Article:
Institute for Pure and Applied Mathematics

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Institute for Pure and Applied Mathematics
The Institute for Pure and Applied Mathematics ( IPAM) is an American mathematics institute funded by the National Science Foundation. The initial funding for the institute was approved in May 1999 and it was inaugurated in August, 2000. IPAM is located on the UCLA campus, in close proximity to UCLA's Department of Mathematics. The building currently housing the institute was designed in 1973 by world-renowned Pritzker Prize-winning architect Frank Gehry.

Mission
The mission of the institute is to make connections between a broad spectrum of mathematicians and scientists, to launch new collaborations, to better inform mathematicians and scientists about interdisciplinary problems, and to broaden the range of applications in which mathematics is used. IPAM seeks to bring the full range of mathematical techniques to bear on the great scientific challenges of our time, to stimulate exciting new mathematics via new problems motivated by other sciences, and to train the people who will do this.

Background
IPAM is currently one of eight NSF Mathematical Sciences Institutes in the United States. The initial five year grant was renewed in 2005, and this grant was once again renewed in 2010, for an additional five years. The institute was co-founded by Tony F. Chan, Mark Green, and Eitan Tadmor; Russ Caflisch is its current director. Christian Ratsch and Amber Puha are its current associate directors. Stanley Osher is its current special projects director.

Programs
Every year IPAM offers two three-month scientific programs, or long programs. These programs bring together senior and junior mathematicians and scientists and engineers from the scientific disciplines related to the program. In addition, IPAM supports graduate students, post-doctoral scholars and young academics to encourage their participation in long programs. The programs consist of three phases: Tutorials from both streams are offered at the beginning. These are followed by four five-day workshops focusing on particular topics related to the overall theme of the program. The programs culminate with a 1 week Oberwolfach-like workshop at the UCLA at Lake Arrowhead, California. Between the long programs, IPAM sponsors independent five-day workshops on a broad range of scientific themes. During the summer IPAM holds a research program for undergraduates (RIPS) focusing on industrial problems as well as a summer school for graduate students. The graduate student summer school is dedicated to an important scientific theme involving problems of mathematical interest.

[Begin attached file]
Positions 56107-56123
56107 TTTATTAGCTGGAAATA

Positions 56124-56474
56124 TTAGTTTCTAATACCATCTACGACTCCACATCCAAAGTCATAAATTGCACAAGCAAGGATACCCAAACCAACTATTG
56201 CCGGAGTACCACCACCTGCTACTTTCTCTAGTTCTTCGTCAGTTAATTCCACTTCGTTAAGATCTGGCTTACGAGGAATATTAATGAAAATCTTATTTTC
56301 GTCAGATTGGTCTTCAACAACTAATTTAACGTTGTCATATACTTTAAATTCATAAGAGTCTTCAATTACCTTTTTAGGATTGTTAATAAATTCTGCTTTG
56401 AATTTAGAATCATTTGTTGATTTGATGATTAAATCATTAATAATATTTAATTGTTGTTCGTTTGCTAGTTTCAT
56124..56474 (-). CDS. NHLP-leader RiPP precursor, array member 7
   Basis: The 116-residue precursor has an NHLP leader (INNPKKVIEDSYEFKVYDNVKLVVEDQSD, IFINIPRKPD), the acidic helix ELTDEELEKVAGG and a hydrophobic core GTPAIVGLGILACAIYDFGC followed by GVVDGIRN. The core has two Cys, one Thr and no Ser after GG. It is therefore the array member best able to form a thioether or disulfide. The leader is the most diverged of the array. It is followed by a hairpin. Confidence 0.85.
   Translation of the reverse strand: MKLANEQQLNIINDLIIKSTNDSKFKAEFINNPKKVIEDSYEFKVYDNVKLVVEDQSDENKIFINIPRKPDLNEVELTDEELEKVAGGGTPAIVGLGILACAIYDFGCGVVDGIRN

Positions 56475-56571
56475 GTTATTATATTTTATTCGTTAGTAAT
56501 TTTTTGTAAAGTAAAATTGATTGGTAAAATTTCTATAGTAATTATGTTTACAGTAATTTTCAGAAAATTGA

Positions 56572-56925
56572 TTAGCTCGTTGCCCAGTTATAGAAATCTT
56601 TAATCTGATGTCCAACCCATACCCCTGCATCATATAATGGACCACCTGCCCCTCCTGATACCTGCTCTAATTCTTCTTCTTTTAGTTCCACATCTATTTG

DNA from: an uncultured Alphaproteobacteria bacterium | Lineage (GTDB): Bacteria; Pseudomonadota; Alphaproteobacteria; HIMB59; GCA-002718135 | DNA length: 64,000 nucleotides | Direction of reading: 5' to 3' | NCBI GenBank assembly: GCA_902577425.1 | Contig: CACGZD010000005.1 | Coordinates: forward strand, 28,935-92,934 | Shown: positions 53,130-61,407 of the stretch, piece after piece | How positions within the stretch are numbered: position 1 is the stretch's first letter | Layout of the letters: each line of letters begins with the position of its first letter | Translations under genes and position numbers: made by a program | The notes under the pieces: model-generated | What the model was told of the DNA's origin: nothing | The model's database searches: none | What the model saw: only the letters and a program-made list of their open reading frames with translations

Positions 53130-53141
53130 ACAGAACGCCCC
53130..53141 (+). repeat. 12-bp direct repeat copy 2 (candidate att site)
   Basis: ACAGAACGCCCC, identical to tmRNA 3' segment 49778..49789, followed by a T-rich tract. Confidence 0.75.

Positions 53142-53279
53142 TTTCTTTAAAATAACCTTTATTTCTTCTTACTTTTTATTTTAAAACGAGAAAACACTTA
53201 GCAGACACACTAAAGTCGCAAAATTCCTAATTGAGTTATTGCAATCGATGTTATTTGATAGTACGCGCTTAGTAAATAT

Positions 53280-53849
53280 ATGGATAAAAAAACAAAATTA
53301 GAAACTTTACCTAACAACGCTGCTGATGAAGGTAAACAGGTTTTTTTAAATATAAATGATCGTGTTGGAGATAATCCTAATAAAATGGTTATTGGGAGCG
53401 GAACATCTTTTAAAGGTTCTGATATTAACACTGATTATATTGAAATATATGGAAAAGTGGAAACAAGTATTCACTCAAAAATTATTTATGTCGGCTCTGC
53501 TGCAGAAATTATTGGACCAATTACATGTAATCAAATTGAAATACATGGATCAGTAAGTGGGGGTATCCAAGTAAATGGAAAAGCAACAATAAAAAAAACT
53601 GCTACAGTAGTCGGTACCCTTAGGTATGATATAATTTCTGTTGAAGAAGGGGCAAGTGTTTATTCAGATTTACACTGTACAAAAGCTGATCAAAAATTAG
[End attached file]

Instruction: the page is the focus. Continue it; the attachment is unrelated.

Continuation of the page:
Building Activity

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